Cognitive and behavioral interventions and rehabilitation strategies may be used as an adjunct to pharmacologic treatment, especially in the early to moderately advanced stages of disease. Treatment modalities include counseling, psychotherapy (if cognitive functioning is adequate), reminiscent therapy, reality orientation therapy, and behavioral reinforcements as well as cognitive rehabilitation training.
A large number of potential treatments for Alzheimer's disease are currently under investigation, including four compounds being studied in phase 3 clinical trials. Xaliproden had been shown to reduce neurodegeneration in animal studies. Tramiprosate (3APS or Alzhemed) is a GAG-mimetic molecule that is believed to act by binding to soluble amyloid beta to prevent the accumulation of the toxic plaques. R-flurbiprofen (MPC-7869) is a gamma secretase modulator sometimes called a selective amyloid beta 42 lowering agent. It is believed to reduce the production of the toxic amyloid beta in favor of shorter forms of the peptide. Leuprolide is has also been studied for Alzheimer’s. It is hypothesized to work by reducing leutenizing hormone levels which may be causing damage in the brain as one ages.
In the AAGP review from 2006, Vitamin E in doses below 400 IU was mentioned as having conflicting evidence in efficacy to prevent AD. Higher doses were discouraged as these may be linked with higher mortality related to cardiac events. Ginkgo biloba did not show enough long-term efficacy to recommend its use, but it is being studied in a large randomized clinical study in the US.
Laboratory studies with cells and animals continually fuel the pipeline of potential treatments. Some currently approved drugs such as statins and thiazolidinediones have also been under investigation for the treatment and prevention of Alzheimer’s. Recent clinical trials for Phase 2 and Phase 3 in this category have taken 12 to 18 months under study drug, plus additional months for patient enrollment and analysis. Compounds that are just entering into human trials or are in pre-clinical trials would be at least 4 years from being available to the public and would be available only if they can demonstrate safety and efficacy in human trials.
Alzheimer's Disease Anti-Inflammatory Prevention Trial (ADAPT), was launched in 2001 to test the effectiveness of some NSAIDs in preventing AD. The study of more than 2,500 healthy participants age 70 and over is sponsored by the NIA and is scheduled to run between five and seven years.
Modifications to the living environment and lifestyle of the Alzheimer's patient can improve functional performance and ease caretaker burden. Assessment by an occupational therapist is often indicated. Adherence to simplified routines and labeling of household items to cue the patient can aid with activities of daily living, while placing safety locks on cabinets, doors, and gates and securing hazardous chemicals and guns can prevent accidents and wandering. Changes in routine or environment can trigger or exacerbate agitiation, whereas well-lit rooms, adquate rest, and avoidance of excess stimulation all help prevent such episodes. Appropriate social and visual stimulation, however, can improve function by increasing awareness and orientation. For instance, boldly colored tableware aids those with severe AD, helping people overcome a diminished sensitivity to visual contrast to increase food and beverage intake.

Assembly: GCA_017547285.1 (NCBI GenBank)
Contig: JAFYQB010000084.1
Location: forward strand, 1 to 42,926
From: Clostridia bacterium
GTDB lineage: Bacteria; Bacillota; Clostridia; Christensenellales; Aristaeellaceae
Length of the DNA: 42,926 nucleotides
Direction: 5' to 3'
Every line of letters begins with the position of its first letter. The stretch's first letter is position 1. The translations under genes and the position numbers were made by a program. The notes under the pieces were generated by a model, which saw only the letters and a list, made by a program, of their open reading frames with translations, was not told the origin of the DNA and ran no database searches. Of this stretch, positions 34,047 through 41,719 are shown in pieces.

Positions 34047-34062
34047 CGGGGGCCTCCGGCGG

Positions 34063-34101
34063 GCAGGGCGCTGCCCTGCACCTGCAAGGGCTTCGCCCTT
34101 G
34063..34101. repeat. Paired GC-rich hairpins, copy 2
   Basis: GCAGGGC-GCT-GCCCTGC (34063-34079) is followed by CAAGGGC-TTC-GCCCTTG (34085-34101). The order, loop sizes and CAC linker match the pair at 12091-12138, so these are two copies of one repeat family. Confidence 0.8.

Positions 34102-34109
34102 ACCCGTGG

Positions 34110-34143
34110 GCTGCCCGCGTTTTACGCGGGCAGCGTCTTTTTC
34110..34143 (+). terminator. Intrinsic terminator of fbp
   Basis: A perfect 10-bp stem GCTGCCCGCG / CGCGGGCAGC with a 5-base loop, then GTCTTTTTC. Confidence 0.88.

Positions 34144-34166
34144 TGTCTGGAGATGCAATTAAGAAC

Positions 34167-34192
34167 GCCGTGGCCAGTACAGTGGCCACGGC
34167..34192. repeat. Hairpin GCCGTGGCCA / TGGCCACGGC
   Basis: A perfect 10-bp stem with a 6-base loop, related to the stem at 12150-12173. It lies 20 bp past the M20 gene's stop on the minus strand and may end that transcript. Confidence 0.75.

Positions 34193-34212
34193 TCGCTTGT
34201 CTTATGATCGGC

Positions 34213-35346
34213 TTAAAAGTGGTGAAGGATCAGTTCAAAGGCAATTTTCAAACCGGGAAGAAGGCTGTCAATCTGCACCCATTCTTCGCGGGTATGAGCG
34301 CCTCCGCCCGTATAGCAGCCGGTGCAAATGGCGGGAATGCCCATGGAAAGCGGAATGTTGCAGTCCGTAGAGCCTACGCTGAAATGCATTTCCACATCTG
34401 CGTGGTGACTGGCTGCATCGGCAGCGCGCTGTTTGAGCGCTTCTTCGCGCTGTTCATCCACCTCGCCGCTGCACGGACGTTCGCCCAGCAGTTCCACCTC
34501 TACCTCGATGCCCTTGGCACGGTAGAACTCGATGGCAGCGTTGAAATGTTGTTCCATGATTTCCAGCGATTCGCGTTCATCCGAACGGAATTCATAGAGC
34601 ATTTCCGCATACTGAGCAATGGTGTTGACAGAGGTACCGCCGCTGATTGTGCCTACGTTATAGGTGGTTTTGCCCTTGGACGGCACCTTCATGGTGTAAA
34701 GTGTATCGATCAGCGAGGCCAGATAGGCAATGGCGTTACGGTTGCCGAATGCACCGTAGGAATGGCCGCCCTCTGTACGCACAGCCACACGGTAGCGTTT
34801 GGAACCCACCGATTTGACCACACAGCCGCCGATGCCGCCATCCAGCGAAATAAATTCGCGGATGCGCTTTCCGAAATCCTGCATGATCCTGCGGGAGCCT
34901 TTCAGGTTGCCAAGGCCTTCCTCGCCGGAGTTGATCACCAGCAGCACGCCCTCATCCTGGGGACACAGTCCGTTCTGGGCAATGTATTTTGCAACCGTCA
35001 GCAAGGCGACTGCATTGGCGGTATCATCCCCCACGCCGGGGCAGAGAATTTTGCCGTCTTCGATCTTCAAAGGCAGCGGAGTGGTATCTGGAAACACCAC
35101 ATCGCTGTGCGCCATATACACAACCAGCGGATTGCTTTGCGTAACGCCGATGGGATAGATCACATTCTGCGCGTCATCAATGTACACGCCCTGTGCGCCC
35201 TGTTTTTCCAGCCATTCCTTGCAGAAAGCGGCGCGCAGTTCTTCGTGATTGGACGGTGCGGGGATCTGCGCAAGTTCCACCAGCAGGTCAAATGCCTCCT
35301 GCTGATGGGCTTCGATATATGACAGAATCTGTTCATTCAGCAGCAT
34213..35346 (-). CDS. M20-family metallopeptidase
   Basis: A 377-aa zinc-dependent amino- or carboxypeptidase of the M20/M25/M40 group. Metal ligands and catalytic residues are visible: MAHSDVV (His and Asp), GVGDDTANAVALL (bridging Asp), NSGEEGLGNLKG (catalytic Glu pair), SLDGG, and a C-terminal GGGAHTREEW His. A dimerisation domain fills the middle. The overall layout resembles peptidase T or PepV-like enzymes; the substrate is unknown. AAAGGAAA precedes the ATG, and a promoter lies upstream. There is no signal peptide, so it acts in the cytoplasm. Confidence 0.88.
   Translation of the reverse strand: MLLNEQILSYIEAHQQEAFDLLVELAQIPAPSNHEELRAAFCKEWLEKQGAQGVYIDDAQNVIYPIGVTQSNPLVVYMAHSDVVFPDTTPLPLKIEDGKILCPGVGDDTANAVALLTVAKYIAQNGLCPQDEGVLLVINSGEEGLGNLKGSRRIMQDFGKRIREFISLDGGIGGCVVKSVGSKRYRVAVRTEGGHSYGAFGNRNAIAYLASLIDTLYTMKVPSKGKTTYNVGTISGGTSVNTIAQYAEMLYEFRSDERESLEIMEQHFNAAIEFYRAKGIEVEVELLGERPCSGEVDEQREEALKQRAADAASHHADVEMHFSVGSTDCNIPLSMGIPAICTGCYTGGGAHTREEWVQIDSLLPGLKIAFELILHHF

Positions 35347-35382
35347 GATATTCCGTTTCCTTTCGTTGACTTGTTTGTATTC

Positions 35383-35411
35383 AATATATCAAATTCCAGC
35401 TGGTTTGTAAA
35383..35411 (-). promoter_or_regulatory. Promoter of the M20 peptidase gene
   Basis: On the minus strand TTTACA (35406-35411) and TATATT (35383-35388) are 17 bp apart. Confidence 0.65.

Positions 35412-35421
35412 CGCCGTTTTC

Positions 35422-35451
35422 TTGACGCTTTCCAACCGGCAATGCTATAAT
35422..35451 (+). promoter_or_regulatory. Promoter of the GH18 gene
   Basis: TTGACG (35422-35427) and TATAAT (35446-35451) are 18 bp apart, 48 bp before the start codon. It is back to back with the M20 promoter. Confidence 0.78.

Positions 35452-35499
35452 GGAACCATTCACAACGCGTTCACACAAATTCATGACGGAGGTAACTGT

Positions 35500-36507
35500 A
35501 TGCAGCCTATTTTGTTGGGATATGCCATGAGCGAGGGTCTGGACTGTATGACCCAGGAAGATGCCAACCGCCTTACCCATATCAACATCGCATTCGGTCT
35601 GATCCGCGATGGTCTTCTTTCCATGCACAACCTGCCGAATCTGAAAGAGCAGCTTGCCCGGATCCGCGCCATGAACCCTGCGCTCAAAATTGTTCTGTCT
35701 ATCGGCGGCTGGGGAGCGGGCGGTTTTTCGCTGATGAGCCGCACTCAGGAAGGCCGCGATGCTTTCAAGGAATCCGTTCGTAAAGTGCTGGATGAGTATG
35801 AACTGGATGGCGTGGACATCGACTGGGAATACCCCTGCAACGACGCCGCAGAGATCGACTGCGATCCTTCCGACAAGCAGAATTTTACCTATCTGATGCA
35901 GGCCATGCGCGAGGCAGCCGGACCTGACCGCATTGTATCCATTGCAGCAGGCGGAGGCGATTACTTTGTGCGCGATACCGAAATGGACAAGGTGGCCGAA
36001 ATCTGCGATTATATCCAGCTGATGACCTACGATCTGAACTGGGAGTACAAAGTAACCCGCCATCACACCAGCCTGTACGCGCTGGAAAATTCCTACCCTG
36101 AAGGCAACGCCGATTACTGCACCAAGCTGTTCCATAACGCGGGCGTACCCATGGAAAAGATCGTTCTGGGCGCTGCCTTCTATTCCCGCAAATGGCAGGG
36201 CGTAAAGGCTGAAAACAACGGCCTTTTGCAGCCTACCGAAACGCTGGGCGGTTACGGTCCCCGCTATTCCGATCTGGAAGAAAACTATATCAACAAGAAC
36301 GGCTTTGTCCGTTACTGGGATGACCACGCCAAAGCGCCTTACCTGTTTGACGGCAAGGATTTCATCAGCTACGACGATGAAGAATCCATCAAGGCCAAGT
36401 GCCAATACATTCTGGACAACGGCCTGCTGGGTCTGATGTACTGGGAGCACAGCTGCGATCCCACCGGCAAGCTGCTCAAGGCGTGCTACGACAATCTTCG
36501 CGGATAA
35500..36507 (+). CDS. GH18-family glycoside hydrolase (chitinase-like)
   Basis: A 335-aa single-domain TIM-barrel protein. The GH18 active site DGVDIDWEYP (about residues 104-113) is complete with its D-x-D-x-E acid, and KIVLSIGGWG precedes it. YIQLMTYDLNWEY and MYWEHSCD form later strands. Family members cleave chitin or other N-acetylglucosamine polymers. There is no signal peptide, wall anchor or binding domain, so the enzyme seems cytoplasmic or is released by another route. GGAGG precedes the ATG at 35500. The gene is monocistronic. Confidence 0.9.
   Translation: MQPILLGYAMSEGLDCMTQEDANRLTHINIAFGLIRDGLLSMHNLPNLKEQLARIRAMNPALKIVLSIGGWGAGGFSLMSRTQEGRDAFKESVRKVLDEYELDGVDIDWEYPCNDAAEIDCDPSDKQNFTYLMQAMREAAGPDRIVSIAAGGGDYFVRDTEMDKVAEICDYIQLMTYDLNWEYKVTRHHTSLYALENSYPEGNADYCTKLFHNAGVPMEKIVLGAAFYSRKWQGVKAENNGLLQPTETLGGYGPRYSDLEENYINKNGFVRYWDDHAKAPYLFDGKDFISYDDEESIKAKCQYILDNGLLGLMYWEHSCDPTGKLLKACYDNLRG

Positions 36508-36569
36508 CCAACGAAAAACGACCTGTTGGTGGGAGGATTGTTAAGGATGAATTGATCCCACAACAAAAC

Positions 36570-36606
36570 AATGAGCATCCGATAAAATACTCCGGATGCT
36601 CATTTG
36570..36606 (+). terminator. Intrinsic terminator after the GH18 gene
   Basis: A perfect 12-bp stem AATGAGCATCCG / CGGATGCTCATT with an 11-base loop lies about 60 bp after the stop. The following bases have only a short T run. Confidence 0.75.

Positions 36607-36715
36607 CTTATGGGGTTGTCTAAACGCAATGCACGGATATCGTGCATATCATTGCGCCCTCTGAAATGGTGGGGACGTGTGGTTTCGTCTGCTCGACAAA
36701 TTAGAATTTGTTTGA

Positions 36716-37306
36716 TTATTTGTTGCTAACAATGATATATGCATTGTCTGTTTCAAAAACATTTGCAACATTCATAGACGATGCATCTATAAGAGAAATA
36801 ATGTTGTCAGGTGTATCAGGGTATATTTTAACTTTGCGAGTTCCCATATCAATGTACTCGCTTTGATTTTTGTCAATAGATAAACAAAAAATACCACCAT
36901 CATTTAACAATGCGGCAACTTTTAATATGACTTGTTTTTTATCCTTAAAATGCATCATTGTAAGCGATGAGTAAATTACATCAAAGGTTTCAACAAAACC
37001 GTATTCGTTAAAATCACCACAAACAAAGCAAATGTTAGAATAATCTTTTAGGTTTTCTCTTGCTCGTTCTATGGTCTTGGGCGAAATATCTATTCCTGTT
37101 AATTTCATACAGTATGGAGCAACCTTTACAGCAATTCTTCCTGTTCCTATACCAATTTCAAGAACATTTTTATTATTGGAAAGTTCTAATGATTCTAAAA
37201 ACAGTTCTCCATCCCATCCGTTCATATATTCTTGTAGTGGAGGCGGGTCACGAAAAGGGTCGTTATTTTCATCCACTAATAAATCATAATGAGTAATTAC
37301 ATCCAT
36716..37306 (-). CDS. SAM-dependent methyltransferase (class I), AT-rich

Alzheimer's is a major public health challenge since the median age of the industrialized world's population is increasing gradually. Indeed, much of the concern about the solvency of governmental social safety nets is founded on estimates of the costs of caring for baby boomers, assuming that they develop Alzheimer's in the same proportions as earlier generations. For this reason, money spent informing the public of available effective prevention methods may yield disproportionate benefits.
The role of family caregivers has also become more prominent, as care in the familiar surroundings of home may delay onset of some symptoms and delay or eliminate the need for more professional and costly levels of care. However, home-based care may entail tremendous economic, emotional, and even psychological costs as well. Family caregivers often give up time from work and foregoing pay to spend 47 hours per week on average with an affected loved one who frequently cannot be left alone. From a survey of patients with long term care insurance, direct and indirect costs of caring for an Alzheimer's patient average $77,500 per year.
Notable cases of Alzheimer's disease have included President Ronald Reagan, Charlton Heston, Ralph Waldo Emerson, Ferenc Puskas and Rita Hayworth.  For a more comprehensive list, see List of famous people with Alzheimer's disease.
^ Dorene Rentz, Brigham and Women's Hospital's Department of Neurology and Harvard Medical School. More Sensitive Test Norms Better Predict Who Might Develop Alzheimer's Disease. Neuropsychology, published by the American Psychological Association. R